How societal change will drive new technologies — with Kendra Bannister, Head of Hardware at Airtame.

Greater Spaces
7 min readAug 12, 2020


Kendra is the Head of Hardware at Airtame, a Danish startup which has a product line for wireless presentations, digital signage and cloud management, with over 200.000 products sold globally.

Originally from Calgary, Canada, and educated as a Mechanical Engineer at UBC in Vancouver, Kendra moved to Denmark in 2012 to pursue a career in international product development. She has since worked as an engineer and project/product manager within technical product management in IoT products and hardware combining mechanical and electrical design, whilst having a close connection with production, supply chain and quality management. This resulted in her having a deep understanding of a variety of manufacturing technologies and processes. Kendra will begin on an Executive MBA from Quantic ( in the fall.

Kendra Bannister, Head of Hardware at Airtame, photo by Mads Hensel

When Kendra began working at Airtame, she was fascinated by working for an exciting scale-up company which was going through a transition from a first to second generation product; the product and vision had huge potential and Kendra was hooked.

Today she manages a physical product portfolio, working closely with founders and upper management on strategic portfolio planning, and working with her own team and other departments to build and deploy the hardware, translating requirements into physical products and ensuring it can be produced with suppliers. She regularly visits production facilities to align product requirements with production capabilities and enjoys how design, production and engineering come together in this space.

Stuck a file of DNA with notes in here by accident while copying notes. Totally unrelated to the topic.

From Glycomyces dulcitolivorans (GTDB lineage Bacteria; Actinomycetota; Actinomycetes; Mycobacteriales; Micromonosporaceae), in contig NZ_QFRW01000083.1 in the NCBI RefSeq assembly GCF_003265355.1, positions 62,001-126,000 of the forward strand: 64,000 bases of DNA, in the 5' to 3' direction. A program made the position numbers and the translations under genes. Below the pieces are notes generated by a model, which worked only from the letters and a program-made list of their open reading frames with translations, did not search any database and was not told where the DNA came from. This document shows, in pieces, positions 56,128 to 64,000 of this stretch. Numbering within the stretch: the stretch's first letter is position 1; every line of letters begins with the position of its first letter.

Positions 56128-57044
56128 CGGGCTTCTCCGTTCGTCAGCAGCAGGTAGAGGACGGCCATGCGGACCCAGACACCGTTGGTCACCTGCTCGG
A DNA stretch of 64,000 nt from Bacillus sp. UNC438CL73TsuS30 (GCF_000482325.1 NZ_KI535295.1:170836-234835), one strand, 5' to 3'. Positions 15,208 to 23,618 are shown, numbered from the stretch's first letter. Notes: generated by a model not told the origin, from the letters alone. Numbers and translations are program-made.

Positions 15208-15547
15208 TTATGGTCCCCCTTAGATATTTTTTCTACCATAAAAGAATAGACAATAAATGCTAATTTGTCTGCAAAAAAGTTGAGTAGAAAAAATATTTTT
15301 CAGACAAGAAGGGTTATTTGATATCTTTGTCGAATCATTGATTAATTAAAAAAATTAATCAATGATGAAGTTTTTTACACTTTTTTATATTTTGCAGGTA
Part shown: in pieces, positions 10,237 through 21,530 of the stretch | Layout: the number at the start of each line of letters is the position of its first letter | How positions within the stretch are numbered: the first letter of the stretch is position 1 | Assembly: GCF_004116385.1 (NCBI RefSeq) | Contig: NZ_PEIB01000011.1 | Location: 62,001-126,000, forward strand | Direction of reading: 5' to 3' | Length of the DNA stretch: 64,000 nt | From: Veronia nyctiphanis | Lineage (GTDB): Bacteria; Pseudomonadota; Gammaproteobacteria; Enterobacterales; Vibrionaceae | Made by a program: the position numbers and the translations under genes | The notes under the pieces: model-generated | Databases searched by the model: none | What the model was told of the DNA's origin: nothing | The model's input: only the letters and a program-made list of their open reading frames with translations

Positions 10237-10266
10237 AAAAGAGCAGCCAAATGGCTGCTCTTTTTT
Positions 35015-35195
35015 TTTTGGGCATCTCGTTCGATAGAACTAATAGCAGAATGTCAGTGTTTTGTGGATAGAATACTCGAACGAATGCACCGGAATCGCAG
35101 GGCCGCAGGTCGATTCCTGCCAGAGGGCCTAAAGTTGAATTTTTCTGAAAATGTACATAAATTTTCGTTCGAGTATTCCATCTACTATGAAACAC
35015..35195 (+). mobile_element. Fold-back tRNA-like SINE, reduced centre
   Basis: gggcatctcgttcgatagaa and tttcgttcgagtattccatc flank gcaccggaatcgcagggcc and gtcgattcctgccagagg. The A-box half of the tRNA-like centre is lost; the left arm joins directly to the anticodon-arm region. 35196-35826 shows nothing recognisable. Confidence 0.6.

Kendra visits EMS (Electronic Manufacturing Services) to learn about their production practices

Kendra highlights that one of the most exciting parts of working at Airtame is that they are still at a size where they can be agile in adopting new technologies into their product roadmap and that the company culture is amazing, people are willing to learn and improve and everyone is interested in the success of the company.

7 Questions with Kendra:

  1. What are you curious about in technology right now?

It’s very interesting to follow the adoption of 5G globally and to try to understand how that rollout is actually happening, not just from a technical standpoint, but from an infrastructural and political one as well. It’s hard to know exactly how 5G will impact cities, and how the co-existence with other wireless communications technologies such as the WiFi 6 wireless standard will play-out.

It will also be interesting to see how different countries regulate it, because it goes into channels which are already being used by other wireless technologies, so how do we deal with compatibility issues? That’s a huge challenge when designing wireless products.

2. Why or how did you choose this path?

I originally chose to study mechanical engineering because I wanted to work in a field which was both creative and which allowed me to use my analytical, fact based, math skills. I appreciate the applied science aspect of engineering: the problem solving. I think the tech industry provides huge opportunities for learning and creativity and to work with diverse teams. It’s fast paced and there’s so many different aspects to technology. I’m a generalist and I like that with this educational background, I can apply my skill set across a huge variety of problems to add value to customers and society.

Kendra with the first five prototypes for the new Airtame 2

3. What has been your biggest failure in the past year, and what did you learn from that?

I had a period of time last year where I failed to remain present as a manager for my team. I was travelling for work and when I was back in the office, my calendar was full of meetings. I received feedback from my team, who are super honest, that’s one of the strengths of our team, they are good at reflecting and giving feedback, and it helped me to realize that I needed to change how I was managing them.

I needed to understand their different communication styles and change my rhythm so they could feel I was there to help unblock them and help them to prioritize tasks. We needed to align on what me being available looked like to them. As a team, we can have these types of conversations because we have a base of trust, which has emerged from working together, relying on each other and speaking openly about our strengths and weaknesses.